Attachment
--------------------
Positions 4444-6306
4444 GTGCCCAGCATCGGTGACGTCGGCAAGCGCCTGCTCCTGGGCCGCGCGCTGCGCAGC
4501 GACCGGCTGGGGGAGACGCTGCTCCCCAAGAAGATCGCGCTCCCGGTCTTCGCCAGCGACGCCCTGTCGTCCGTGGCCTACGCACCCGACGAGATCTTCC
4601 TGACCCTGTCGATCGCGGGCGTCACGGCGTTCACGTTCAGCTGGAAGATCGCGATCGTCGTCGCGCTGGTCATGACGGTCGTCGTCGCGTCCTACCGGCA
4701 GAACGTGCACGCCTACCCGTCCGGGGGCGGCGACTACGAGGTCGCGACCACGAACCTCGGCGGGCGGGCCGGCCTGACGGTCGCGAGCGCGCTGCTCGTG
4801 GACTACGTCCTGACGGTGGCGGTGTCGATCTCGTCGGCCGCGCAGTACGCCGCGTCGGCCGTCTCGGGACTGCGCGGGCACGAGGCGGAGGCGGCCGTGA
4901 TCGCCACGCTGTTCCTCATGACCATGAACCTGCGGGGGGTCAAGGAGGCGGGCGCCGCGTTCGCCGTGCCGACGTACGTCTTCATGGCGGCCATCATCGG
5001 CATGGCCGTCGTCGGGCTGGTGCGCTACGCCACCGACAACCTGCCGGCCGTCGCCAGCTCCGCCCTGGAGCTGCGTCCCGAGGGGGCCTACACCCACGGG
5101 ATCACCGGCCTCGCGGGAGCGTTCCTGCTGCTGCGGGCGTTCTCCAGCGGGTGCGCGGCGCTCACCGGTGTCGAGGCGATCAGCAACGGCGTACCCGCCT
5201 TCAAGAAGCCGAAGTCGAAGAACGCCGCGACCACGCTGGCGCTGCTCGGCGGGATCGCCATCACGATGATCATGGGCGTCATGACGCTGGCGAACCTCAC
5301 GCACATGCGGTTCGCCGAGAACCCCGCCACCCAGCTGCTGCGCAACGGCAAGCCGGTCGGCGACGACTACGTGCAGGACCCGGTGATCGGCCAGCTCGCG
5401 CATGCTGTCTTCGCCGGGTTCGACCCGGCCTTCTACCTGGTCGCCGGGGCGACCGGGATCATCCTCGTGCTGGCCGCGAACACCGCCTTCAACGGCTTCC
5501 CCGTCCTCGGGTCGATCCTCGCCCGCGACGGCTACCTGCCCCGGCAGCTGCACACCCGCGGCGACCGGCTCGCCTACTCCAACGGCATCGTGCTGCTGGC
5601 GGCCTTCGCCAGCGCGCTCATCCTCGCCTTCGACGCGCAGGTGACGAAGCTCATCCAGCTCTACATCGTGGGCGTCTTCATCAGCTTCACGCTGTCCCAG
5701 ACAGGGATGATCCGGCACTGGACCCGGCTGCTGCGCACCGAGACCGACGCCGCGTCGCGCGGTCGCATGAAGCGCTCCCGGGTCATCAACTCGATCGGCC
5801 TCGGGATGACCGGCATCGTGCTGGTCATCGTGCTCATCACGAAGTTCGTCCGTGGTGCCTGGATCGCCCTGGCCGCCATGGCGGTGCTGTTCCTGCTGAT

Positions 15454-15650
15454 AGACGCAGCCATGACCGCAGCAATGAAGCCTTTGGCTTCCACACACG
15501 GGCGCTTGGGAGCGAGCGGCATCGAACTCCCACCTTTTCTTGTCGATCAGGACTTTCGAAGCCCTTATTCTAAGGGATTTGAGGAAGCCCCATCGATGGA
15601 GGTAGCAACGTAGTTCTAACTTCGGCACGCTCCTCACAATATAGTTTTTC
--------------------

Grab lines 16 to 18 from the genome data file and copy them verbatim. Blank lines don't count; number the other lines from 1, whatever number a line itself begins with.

5801 TCGGGATGACCGGCATCGTGCTGGTCATCGTGCTCATCACGAAGTTCGTCCGTGGTGCCTGGATCGCCCTGGCCGCCATGGCGGTGCTGTTCCTGCTGAT

Positions 15454-15650
15454 AGACGCAGCCATGACCGCAGCAATGAAGCCTTTGGCTTCCACACACG